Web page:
21st September, 2010
How many times has someone on the street tried to sell you a fancy designer watch thatÂ you suspect is a fake? Many I suspect. And some ofÂ youÂ may have actually bought one withÂ the view that at least it will save you some cash. The truth is that your actions alwaysÂ result in being penny wise, pounds foolish.
The counterfeit business is growing rapidlyÂ and as a result, legitimate businesses areÂ suffering. A recent market research in Nigeria revealed that there are currently moreÂ inferior products in the market than originals. The research also revealed that it isÂ increasingly becoming very difficult to distinguish the original from the fake.
Based on this research, Consumers’ Advocate reveal to our esteemed readers how to spotÂ the difference between a fake and original of some selected products. So, if youâ€™reÂ looking for the real deal, these are few tips on how to know whether the product youâ€™reÂ buyingÂ is a fake or not?
The easiest way to tell whether a watch is a fake is the price. If itâ€™s ridiculously low,Â itâ€™s unlikely to be genuine.
A Rolex watch should be fairly heavy so if itâ€™s feeling a little light, chances areÂ youâ€™re not holding the genuine article. Real Rolex watches also wonâ€™t make a tickingÂ sound and there should be a hologram sticker on the caseback.
Genuine Cartier watches, meanwhile, will have the brand name inscribed on the movement â€“Â youâ€™ll be able to see this if you remove the caseback. Again, the watch should be quiteÂ heavy and if itâ€™s genuine, it will have scratchproof glass. There should also be aÂ cabochon stone on the winder.
Many women adore designer handbags. But if youâ€™re going to spend big on one, make sureÂ itâ€™s genuine.
The genuine article should be made from top-notch material and if itâ€™s a leather bag,Â make sure it actuallyÂ smells of leather. It should also be fairly heavy and the leatherÂ should be a consistent colour all over. The stitching should also be good quality. IfÂ there are any loose threads or wonky stitching, chances are, youâ€™ve been stitched up!
Real designer bags are also likely to have the brand name in several places and this willÂ be sewn in â€“ not on a cardboard label hanging off the strap. Itâ€™s also a good idea toÂ look for the serial code which is often on a strip of material inside a pocket or theÂ main compartment.
If youâ€™re big on your labels, make sure the designer clothing youâ€™re buying is genuine.
If itâ€™s the real deal, it will be made from good quality material that wonâ€™t stretch orÂ shrink easily and the stitching will also be spot on. So try to examine the item closelyÂ before you buy. Check for spelling mistakes on the brand name too and itâ€™s also worthÂ giving the buttons a once-over to see whether they have the correct logo printed on them.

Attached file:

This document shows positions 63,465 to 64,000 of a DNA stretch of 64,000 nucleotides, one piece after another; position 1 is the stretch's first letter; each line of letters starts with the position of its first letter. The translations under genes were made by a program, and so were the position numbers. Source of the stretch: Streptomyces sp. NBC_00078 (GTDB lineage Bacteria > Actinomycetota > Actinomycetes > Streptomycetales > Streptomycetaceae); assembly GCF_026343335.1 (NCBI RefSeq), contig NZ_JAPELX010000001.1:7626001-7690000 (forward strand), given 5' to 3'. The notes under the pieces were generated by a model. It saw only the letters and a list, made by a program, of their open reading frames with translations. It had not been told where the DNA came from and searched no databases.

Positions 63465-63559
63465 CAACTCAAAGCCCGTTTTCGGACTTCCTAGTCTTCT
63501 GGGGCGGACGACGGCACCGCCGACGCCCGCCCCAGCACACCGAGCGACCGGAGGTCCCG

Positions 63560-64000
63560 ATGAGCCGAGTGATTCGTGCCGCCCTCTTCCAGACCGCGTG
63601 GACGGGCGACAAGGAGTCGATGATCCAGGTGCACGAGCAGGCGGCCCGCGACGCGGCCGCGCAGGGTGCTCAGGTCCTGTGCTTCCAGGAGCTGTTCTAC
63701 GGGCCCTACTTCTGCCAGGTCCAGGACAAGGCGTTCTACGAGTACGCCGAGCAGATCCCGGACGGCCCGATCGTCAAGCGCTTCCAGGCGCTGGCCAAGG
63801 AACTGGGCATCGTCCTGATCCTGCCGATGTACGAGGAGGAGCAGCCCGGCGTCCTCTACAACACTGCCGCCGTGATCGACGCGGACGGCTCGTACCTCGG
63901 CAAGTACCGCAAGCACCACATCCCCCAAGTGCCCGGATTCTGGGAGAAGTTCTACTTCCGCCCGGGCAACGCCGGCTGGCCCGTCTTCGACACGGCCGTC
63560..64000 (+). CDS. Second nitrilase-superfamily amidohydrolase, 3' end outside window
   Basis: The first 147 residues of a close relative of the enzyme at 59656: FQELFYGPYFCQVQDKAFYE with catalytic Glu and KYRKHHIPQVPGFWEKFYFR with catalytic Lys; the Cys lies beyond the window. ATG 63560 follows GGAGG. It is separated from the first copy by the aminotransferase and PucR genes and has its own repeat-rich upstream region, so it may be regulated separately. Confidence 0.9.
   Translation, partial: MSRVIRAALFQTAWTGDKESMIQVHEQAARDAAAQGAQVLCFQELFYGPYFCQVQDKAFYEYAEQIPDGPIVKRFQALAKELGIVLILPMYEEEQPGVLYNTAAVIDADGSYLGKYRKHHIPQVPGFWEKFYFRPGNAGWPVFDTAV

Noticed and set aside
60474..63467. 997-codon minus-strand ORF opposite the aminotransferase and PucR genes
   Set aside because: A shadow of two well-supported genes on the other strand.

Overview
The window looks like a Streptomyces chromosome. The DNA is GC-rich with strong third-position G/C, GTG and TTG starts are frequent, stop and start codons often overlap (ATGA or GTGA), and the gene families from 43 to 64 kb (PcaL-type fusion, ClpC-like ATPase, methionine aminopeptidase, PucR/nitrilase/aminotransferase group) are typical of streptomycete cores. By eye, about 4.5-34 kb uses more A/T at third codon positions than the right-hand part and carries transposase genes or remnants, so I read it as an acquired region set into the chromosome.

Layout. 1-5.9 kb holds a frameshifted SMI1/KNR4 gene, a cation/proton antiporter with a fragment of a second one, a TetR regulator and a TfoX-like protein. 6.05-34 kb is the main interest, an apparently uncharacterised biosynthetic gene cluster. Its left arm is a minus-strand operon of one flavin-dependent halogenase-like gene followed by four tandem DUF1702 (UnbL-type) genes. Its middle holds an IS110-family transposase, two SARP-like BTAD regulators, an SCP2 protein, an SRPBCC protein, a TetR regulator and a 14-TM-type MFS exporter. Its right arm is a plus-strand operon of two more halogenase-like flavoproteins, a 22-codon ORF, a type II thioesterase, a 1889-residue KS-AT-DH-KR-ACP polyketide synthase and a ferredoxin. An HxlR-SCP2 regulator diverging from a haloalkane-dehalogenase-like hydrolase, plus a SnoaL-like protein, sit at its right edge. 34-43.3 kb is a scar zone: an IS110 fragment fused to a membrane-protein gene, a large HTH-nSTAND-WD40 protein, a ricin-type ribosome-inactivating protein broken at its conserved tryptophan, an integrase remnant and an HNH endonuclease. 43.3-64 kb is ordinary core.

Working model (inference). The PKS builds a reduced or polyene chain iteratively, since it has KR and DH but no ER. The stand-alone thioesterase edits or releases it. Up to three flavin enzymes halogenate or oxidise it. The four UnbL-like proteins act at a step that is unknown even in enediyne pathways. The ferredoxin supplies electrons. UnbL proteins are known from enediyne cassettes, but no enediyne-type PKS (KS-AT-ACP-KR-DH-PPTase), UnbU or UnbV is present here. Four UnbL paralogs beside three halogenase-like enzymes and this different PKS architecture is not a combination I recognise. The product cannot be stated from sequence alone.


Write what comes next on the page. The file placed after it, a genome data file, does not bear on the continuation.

This is one product that is high in demand and has the most fakes. Please note that notÂ all made in China phones are fakes.
There are indeed good and quality made in China phones. It will surprise you to know thatÂ most Nokia phone are made in China. We have researched the tips you can follow to tellÂ whether a phone of any brand is fake or not.
Price: This should be the first thing you should look at. If the price of the phone isÂ way cheap, half or a even third of the original price, itâ€™s most likely to be a scam.
Weight: Check out the official details of the phone you are purchasing or have purchasedÂ and compare. Fake phones are likely to weigh lighter than original ones.
Colour: Some Nokia phones come only in limited colours so if its an odd colour be wary.
Unofficial Models: The drawback of having so many phone models is that itâ€™s easy forÂ imitations to choose a phone family as a niche and start creating non-official modelsÂ that you cannot find on theÂ manufacturerâ€™s catalogue.
Missing/Added Features: Features are mostly the reason we buy mobile phones so do aÂ cross-preference with the features on the phone with the official specification list.Â Even imitations may copy the feature list, flaws are still present.
Keep your receipt: It will be an evidence to claim your warranty when you find out thatÂ your phone is fake, it will also help you remember the name the store where you boughtÂ your phone. Then, you may report it to the proper authorities
Itâ€™s not always easy, given the increasing sophistication of the fraudstersâ€™ efforts. ButÂ there are tell-tale signs to watch for â€“ most obviously, cork-tampering, the wrong bottleÂ shape, or errors on the label.
Some fraudsters have been known to make surprisingly simple spelling mistakes. Also,Â watch for bottles, capsules or labels that look too new.